We’ve seen a lot of stories in recent weeks about campus carry policies being enacted in gun-friendly places like Texas and Kansas, but in California? None. Until now.

Armed teachers could soon be a normal occurrence in at least one Sunshine State school district, according to this story from

California’s Kingsburg Joint Union High School District board unanimously voted this week to allow school staff members to carry guns on school grounds, according to the Sacramento Bee.The new policy allows up to five district employees, who are to be designated by the superintendent, to carry concealed firearms on school grounds. The policy was put in place as a response in the event an active shooter situation would develop.

The Salon story says Kingsburg Police Chief Neil Dadian helped craft the policy and said “it would be comforting or nice to know that somebody was on campus, armed, and could stop the violence.”

The Bee says those employees will have to complete training approved by the superintendent. Each employee’s discipline record, evaluations, and school conduct will also be taken into consideration.

Some opponents of the policy say it’s an extreme measure for a high school campus that is otherwise lax, the story says. Kingsburg High School, which has about 1,200 students, has no fence, no police officers on campus, and students are permitted to leave campus for lunch each day if they choose.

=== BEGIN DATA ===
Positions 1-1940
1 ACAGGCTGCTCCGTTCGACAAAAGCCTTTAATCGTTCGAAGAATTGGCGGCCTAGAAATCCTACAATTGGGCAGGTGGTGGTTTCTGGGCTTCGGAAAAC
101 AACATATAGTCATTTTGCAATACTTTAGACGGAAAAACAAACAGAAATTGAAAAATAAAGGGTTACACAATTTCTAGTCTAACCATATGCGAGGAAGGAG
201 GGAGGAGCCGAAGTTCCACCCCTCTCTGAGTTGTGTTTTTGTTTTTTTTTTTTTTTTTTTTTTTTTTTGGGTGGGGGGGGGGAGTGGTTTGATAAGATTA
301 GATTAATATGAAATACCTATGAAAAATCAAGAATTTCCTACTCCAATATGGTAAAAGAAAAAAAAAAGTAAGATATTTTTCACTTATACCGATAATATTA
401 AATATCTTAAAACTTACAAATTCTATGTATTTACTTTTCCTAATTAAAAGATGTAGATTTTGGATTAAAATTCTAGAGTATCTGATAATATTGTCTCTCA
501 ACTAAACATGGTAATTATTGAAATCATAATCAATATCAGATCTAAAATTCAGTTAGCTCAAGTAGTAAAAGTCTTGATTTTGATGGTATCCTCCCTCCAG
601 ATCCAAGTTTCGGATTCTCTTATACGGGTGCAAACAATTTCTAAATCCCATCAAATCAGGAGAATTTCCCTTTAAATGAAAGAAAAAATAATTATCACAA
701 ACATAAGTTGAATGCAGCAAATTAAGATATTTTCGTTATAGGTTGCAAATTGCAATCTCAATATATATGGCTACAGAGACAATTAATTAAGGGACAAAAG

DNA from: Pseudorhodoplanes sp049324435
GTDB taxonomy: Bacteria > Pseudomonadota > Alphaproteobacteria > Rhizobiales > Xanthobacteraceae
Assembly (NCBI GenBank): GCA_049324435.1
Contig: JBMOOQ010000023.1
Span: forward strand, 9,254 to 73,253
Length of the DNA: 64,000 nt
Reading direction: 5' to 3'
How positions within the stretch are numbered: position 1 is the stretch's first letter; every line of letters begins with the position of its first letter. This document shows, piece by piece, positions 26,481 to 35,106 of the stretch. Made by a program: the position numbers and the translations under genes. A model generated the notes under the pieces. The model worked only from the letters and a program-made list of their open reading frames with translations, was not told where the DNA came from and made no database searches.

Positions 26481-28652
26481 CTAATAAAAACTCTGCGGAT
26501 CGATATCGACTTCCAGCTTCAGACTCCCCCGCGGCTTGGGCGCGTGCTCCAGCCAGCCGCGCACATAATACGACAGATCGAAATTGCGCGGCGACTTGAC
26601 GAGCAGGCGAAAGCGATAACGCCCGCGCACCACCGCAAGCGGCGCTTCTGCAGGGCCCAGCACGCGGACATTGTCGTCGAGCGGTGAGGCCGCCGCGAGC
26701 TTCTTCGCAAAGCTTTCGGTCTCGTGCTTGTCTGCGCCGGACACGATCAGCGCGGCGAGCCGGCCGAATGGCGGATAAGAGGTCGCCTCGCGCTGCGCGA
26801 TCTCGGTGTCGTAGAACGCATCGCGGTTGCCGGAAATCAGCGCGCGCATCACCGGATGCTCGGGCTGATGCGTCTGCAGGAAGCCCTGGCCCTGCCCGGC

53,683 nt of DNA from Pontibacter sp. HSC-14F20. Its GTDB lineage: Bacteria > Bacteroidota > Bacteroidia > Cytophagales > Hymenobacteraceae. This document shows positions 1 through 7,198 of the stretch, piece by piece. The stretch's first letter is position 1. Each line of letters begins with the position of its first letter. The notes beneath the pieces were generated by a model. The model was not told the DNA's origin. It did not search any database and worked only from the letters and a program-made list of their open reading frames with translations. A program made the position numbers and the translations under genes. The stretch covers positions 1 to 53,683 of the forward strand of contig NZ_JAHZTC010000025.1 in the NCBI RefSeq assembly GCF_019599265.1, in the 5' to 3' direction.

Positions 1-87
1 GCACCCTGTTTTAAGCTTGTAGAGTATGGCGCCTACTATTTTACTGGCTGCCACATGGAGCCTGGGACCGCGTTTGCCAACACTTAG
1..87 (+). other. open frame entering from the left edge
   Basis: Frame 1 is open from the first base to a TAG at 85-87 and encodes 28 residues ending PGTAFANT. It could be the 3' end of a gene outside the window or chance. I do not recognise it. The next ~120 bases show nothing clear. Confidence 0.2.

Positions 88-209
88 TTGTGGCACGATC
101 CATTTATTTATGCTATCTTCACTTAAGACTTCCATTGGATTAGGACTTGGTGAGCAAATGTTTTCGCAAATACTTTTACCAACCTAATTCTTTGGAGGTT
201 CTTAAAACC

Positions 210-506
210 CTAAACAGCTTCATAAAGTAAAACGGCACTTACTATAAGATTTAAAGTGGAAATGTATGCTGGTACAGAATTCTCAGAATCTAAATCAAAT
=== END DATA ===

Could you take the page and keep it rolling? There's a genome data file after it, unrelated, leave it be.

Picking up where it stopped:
“Now we’re going to add something else for teachers to think about? Shooting people, really?” said Mary Lou Swenning, a grandparent of children in the district. “That’s a difficult thing for a police officer to do who’s been trained to do this, and you have a split-second to decide if you should kill this person or not. I wouldn’t want that responsibility, and I wouldn’t want it for our teachers.”

The policy faced little opposition from the board, and Kingsburg High student Andrew Vorhees said most of the community is in support of the policy, but it came as a surprise, says the Bee.

“I think most were shocked to hear, but a majority seem to be for it. My philosophy is I’d rather have a gun and not use it than not have a gun and need to use it,” Vorhees said. “I think it’ll be a good thing, but obviously, as cliche as it sounds, with great power comes great responsibility.”